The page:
Document Type

Honors Thesis

Publication Date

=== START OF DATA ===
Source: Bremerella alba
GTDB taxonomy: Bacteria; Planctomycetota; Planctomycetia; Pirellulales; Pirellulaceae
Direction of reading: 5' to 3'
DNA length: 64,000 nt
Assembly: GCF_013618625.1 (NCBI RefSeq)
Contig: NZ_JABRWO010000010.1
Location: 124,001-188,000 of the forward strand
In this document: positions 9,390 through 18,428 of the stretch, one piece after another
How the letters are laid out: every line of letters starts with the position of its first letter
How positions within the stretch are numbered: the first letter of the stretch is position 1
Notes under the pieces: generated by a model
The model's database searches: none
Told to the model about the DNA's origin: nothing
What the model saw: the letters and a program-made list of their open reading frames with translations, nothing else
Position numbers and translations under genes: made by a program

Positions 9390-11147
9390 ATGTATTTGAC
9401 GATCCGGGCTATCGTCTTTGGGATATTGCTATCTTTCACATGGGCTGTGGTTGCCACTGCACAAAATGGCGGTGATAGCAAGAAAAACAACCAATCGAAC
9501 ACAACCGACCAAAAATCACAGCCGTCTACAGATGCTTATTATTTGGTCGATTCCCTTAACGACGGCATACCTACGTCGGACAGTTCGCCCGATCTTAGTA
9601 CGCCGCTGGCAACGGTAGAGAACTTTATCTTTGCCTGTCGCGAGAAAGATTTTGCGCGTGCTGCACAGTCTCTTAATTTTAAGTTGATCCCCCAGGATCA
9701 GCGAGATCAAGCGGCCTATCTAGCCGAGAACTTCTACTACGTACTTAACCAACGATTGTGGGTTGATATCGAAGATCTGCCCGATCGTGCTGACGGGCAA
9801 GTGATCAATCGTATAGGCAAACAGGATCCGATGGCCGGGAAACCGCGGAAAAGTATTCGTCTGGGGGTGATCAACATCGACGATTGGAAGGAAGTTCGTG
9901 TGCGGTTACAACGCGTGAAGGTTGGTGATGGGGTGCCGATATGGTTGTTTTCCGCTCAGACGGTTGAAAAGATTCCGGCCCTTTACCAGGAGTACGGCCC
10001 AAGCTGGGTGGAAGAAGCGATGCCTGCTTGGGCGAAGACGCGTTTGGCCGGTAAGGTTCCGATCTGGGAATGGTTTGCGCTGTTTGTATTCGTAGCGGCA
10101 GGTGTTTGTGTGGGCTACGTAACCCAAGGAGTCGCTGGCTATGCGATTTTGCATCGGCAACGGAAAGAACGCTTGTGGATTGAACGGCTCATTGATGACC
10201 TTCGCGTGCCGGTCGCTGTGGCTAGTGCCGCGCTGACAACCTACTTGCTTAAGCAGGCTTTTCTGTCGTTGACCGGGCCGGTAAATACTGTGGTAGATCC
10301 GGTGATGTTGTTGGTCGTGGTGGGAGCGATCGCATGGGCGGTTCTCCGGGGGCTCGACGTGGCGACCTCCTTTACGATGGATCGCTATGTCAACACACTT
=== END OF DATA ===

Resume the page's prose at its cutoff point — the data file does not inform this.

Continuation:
Candida albicans is an opportunistic fungal pathogen that can cause a potentially lethal systemic infection in immunocompromised patients. Increasing drug resistance of Candida species to anti-fungal treatments makes the study of this pathogen ever more important. Study of the C. albicans cell wall provides insight into its importance in pathogenesis, immune recognition, and anti-fungal action. It has been shown that β- glucan, a masked component of the fungal cell wall and ligand for the immune receptor Dectin-1, becomes available for immune recognition in the mouse model of systemic candidiasis. To develop a mechanistic model to explain this unmasking, we investigated the interaction between the C. albicans cell wall and the innate immune system in vitro. Our research suggests that neutrophils can wrap around fungal filaments and release components of their lysosomes, including proteases, onto the cell wall. This interaction can result in damage to cell wall-associated proteins and the subsequent unmasking of β- glucan. Our research also suggests that proteases can mediate this unmasking. We speculate these neutrophil-damaged fungal filaments may elicit a greater proinflammatory response from innate immune cells through increased recognition by Dectin-1. Our research sheds light on the interactions between the fungal cell wall and the innate immune system, which could lead to more efficacious treatments for those suffering from systemic candidiasis.